August 7, marked the beginning of a new dream for Mumbai’s 22-year-old Aarohi Pandit and 24-year-old Keithair Misquitta. They were embarking on a first-of-its-kind expedition to circumnavigate the earth in a light sports aircraft called ‘Mahi’.
They were the first Indian women to achieve this feat.
On Friday, the two women pilots landed in Mumbai after a gruelling expedition.
And though the mission had to be temporarily aborted in Greenland due to terrible weather conditions, the two young pilots managed to fly the aircraft for 12,900 km in 27 hops, covering over 17 countries.
Aarohi Pandit also became the first Indian woman pilot to have flown solo over the Atlantic Ocean in the light sport aircraft.
Conceptualised and executed with the support of Social Access Communications, in association with the Ministry of Women and Child Development, the idea of the expedition was to fly this all-woman crew over 22 countries in 84 arduous legs for 100 days, over land, mountain, sea and ice.
Once successful, it would be a world record made by the two Indian pilots.
Also, the first ever civilian circumnavigation by a non-commercial flight by India, the larger cause of this expedition was to raise funds for the WE! Udaan scholarship to train underprivileged girls living in areas connected by Udan, India’s regional connectivity programme, to learn and earn from flying.
The young women who kickstarted the expedition from Patiala were trained at the Bombay Flying Club and received additional coaching to fly the aircraft in Serbia.
The pilots built a treasure trove of memories through the ambitious expedition they undertook, even taking a fishing boat to another island to buy sanitary pads when the only grocery shop in Kulusuk closed and crossed the LoC.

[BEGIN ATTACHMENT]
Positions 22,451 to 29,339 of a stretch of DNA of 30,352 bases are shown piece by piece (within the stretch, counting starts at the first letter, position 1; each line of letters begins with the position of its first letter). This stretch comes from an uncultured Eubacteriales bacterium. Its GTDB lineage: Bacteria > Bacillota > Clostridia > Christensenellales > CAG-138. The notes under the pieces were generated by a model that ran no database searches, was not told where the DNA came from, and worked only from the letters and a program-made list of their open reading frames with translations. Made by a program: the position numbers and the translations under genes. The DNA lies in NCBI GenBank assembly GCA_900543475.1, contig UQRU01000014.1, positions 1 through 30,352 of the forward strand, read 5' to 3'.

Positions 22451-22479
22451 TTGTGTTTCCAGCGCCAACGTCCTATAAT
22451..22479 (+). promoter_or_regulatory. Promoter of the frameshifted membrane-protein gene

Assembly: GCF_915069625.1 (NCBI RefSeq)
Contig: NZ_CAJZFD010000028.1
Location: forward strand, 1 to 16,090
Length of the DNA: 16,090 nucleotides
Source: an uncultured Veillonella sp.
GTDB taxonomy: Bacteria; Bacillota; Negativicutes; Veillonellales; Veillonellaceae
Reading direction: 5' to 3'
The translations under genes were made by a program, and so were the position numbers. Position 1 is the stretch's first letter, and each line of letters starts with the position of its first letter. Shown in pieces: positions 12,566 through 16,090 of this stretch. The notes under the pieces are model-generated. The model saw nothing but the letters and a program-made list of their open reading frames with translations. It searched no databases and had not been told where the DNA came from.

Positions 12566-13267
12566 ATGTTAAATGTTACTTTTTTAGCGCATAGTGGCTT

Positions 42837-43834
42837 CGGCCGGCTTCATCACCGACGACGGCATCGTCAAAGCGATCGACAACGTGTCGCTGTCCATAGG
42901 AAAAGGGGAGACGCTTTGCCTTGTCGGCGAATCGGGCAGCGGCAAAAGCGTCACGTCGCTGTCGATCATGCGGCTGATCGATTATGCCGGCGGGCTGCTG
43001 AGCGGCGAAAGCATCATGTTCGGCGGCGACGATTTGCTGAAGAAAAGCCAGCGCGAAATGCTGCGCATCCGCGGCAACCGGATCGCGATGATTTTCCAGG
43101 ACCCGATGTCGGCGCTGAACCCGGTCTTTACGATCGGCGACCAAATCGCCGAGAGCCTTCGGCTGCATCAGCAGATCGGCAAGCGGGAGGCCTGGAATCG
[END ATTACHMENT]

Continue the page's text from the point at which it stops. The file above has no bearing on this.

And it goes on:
Speaking to the Mumbai Mirror, Keithair said, “Never in our wildest dreams had we thought that we would go across the world in a small aircraft meant for leisure flying. It was a huge challenge. We were just two girls flying with two bags full of aircraft tools!”
Aboard the aircraft, the pilots flew over west Asia and Europe, until they reached Scotland where they separated for the first time. The biggest challenge staring them in the eye was crossing over the North Atlantic ocean. The tanks had to be full, which would increase the weight of the aircraft. In addition, the aircraft had to be equipped with safety tools/kits, food and water, if it was to land on water.
According to The Hindu, a life raft was strapped to the co-pilot’s seat. This meant there would be space for only one pilot in the small Pipistrel Sinus 912 cockpit.
And so, Aarohi was selected.
On September 6, as Keithair went ahead to Canada to wait for her best friend and co-pilot, Aarohi flew from Wick, Scotland, to Hofn in Iceland. She then flew to Reykjavik, and then to Kulusuk in Greenland, considered one of the remotest airfields in the world.
Speaking to Mumbai Mirror, Pandit, who became the first Indian woman pilot to have flown solo over the Atlantic Ocean in an ultralight, said, “When the engine fails while flying on land, you can still land, but flying over the ocean, you have nowhere to land. In the flight that lasted five and a half hours, I saw land only for 40 minutes while landing and take-off. The rest of the journey was just water and silence around 3,000 feet above sea level.”
When she tried flying south, she realised that she had entered dangerous territory. The weather conditions did not allow it. The turbulence was life-threatening.
At the time, Social Access and expedition director Rahul Monga decided to choose the safety of the crew over the completion of the mission. And so, they decided to abort it temporarily.
Speaking to The Hindu, Lynne de Souza, founder of Social Access said the expedition wasn’t over and would resume in March 2019.
For the time being, Mahi is stationed in Greenland. Keithair told the publication about how leaving their crew member and beloved aircraft Mahi was heartbreaking.
“I spoke to Aarohi as she was securing the aircraft, and she seemed like she would burst into tears. But it’s only the first part,” she told The Hindu.
The women who received teary welcomes from their families, especially their mothers, have been felicitated by the Indian Women Pilots Association (IWPA). We hope for them to resume their expedition at the earliest.
(Edited by Shruti Singhal)